Malala Yousafzai was born in 1997 to a Pashtun family in Swat Valley, Pakistan. She grew up in and around school, as her father's lifelong dream had been to found a school; thus, Malala valued education from an extremely young age. Two brothers followed her: one, Kushal, is two years younger than she is, and the other, Atal, is seven years younger than she is.
Life in Mingora, Swat's largest city, was easy for the first part of Malala's childhood. The family had little money at first, but as her father’s school began to do well, they were better off. In school, Malala was always at the top of the class, contested only by her best friend, Moniba, and her rival, Malka-e-Noor. Pakistan began to change after the 9/11 attacks happened. Power continuously shifted, as did the nation's international reputation. One autumn, an earthquake devastated Swat Valley, leaving its people suffering and vulnerable and eager for some sort of leadership.
When Malala was ten years old, the Taliban, an Islamic fundamentalist group seeking to implement its brutal version of sharia law in the region, came to Swat Valley. It was led by a man named Fazlullah, who at first appealed to many people because of his charisma and rationality. The Taliban began to implement many strict rules: CDs, DVDs, and TVs were not allowed in the home, women must remain in purdah, and girls could not be educated. For Malala, this last rule was unacceptable. She and her father began to speak out strongly and publicly against Talibanization. Malala even began to write a diary about life as a girl under the Taliban, using a pseudonym so it could not be traced to her.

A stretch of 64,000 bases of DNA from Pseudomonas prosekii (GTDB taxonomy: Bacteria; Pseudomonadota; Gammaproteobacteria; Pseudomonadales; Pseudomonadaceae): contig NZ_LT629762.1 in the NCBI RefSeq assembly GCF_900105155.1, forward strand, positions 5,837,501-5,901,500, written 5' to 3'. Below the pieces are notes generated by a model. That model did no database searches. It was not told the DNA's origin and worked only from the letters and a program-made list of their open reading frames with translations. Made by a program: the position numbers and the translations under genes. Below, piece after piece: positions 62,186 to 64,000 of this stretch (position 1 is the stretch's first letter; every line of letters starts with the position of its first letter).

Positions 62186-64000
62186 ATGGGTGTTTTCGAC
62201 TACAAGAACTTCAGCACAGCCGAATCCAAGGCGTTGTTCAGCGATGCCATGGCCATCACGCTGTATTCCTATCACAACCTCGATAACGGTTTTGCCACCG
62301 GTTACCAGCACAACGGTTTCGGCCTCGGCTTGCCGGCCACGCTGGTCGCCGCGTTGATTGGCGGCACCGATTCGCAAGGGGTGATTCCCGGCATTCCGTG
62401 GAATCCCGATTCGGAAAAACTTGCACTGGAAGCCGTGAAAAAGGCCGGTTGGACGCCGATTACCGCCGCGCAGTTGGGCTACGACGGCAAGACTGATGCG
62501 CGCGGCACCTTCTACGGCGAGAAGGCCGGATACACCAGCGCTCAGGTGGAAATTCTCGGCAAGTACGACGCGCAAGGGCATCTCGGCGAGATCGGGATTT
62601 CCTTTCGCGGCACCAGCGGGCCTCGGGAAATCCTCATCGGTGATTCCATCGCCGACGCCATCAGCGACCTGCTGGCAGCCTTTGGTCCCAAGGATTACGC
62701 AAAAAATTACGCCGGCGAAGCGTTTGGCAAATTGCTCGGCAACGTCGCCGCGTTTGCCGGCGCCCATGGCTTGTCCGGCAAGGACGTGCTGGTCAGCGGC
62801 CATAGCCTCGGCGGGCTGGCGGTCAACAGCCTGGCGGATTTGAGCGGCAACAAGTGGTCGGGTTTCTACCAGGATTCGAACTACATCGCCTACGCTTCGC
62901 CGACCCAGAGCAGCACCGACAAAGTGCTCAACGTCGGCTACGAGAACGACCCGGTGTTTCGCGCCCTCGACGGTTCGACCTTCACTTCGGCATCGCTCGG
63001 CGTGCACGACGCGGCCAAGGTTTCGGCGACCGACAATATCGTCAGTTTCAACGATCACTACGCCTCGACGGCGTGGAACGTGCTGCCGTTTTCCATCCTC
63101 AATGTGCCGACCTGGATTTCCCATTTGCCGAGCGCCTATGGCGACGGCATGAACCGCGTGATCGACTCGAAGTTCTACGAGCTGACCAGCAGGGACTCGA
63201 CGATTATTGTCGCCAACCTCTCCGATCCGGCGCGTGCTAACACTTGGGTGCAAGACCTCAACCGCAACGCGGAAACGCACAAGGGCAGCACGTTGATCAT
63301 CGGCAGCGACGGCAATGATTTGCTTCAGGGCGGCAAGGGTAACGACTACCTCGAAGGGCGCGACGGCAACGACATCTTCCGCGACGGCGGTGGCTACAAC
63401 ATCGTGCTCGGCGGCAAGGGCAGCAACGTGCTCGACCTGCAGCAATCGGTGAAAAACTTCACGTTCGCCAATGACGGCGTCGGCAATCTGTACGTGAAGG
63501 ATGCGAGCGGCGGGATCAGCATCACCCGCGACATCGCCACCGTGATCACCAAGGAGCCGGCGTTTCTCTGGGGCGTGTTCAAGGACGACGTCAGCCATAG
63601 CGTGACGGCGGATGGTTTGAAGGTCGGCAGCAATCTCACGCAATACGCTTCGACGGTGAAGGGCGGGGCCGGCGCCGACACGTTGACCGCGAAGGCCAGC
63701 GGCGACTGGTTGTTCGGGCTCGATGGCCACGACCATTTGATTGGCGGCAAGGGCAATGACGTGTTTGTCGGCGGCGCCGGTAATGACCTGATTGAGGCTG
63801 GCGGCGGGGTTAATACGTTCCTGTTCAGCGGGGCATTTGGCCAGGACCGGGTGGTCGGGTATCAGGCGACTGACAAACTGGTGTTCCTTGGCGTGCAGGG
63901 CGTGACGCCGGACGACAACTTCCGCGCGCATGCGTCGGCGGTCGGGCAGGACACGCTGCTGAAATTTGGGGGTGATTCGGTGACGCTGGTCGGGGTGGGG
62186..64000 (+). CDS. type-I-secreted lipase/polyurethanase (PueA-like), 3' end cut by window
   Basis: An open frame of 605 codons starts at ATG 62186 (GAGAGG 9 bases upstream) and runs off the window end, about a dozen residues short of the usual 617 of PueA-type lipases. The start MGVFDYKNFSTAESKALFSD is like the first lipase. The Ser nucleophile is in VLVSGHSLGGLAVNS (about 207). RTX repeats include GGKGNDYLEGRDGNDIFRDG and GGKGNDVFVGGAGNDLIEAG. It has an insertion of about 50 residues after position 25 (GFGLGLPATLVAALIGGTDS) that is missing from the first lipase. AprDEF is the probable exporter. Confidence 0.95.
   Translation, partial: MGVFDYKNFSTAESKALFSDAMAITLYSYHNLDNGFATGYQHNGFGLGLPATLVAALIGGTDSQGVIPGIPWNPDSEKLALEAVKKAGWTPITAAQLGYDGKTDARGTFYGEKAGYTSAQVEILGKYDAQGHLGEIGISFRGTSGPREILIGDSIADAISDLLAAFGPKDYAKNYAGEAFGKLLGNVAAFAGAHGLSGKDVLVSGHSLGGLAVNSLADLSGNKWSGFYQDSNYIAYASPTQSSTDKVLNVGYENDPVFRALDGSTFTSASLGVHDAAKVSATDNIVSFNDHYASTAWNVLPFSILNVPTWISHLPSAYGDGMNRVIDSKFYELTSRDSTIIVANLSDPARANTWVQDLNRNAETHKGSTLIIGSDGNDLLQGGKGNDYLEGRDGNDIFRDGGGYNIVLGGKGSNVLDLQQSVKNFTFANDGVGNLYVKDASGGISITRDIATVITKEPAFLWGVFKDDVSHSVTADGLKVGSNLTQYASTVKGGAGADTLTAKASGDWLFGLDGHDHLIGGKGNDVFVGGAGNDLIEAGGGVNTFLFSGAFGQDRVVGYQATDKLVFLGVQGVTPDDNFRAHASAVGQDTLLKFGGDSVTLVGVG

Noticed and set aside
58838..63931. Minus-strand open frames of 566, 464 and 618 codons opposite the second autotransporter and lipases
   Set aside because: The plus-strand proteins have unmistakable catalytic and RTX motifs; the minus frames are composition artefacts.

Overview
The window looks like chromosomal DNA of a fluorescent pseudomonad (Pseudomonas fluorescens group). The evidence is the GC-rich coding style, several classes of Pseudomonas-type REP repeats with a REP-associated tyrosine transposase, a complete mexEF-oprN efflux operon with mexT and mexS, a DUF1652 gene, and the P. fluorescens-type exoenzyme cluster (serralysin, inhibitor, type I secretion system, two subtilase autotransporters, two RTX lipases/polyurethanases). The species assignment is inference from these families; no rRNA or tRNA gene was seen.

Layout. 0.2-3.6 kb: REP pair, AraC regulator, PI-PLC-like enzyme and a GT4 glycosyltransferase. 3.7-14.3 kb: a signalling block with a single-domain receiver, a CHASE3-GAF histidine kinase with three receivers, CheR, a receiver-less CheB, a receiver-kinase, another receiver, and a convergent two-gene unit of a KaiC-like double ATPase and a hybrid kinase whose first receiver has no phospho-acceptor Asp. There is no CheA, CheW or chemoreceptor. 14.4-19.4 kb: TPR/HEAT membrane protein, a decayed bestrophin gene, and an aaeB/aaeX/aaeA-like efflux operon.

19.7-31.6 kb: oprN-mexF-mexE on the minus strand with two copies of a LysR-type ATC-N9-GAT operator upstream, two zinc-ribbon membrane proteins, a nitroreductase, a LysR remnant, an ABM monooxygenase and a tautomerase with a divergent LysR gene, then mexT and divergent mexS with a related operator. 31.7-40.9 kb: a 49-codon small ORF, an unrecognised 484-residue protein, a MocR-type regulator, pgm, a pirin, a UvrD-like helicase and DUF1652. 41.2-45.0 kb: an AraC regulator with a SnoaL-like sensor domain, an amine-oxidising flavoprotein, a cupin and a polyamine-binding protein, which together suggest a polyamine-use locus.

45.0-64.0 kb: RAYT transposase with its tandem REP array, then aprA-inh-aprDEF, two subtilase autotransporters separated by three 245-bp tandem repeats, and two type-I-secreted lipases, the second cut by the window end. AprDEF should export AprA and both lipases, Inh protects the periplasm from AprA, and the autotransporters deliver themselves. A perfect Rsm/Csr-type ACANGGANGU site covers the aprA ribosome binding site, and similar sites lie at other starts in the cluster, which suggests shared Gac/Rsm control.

At last the Pakistani army said that they had struck a deal with the Taliban to institute sharia law in Swat in return for peace, but unfortunately this peace did not last. The situation got so bad that scores of people left Swat Valley, fleeing the Taliban—Malala's family tried to stay for as long as they could, but eventually they left as well. They became IDPs (Internally Displaced Persons), living outside of Swat for three months before they were able to return when the army announced that the Taliban had allegedly been driven out of the valley.
Once she returned to Swat, Malala began to gain more national and international fame for being an advocate for girls' education. Similarly, her father continued to speak out loudly. Pakistan was shaken up when the United States Navy SEALS conducted a raid on a compound in Abottabad, where Osama bin Laden, the world's most wanted terrorist, had apparently been hiding out for years. Meanwhile, signs showed that the Taliban had never really left Swat Valley, and Malala's father continued to fear that he would be targeted. Then one day when Malala was on the bus home from school, a strange man pulled the bus over, asked for Malala by name, and shot her in the face.
Malala was taken to an army hospital in Peshawar and given an operation that gave her brain space to swell where the bullet hit it. Everyone prayed that she would survive, but they were unsure. A pair of British doctors came from Rawalpindi to assess her and the hospital, and determined that she had to be moved if she was to survive. First they moved her to a high-security army hospital in Rawalpindi, but then she was moved abroad to Birmingham, UK, where she was treated more extensively. Her family followed her ten days later; they did not return to Pakistan, instead settling in an apartment and then a house in Birmingham. In the aftermath of her shooting, Malala became an international sensation, using her newfound fame to speak out on a larger stage for girls' education.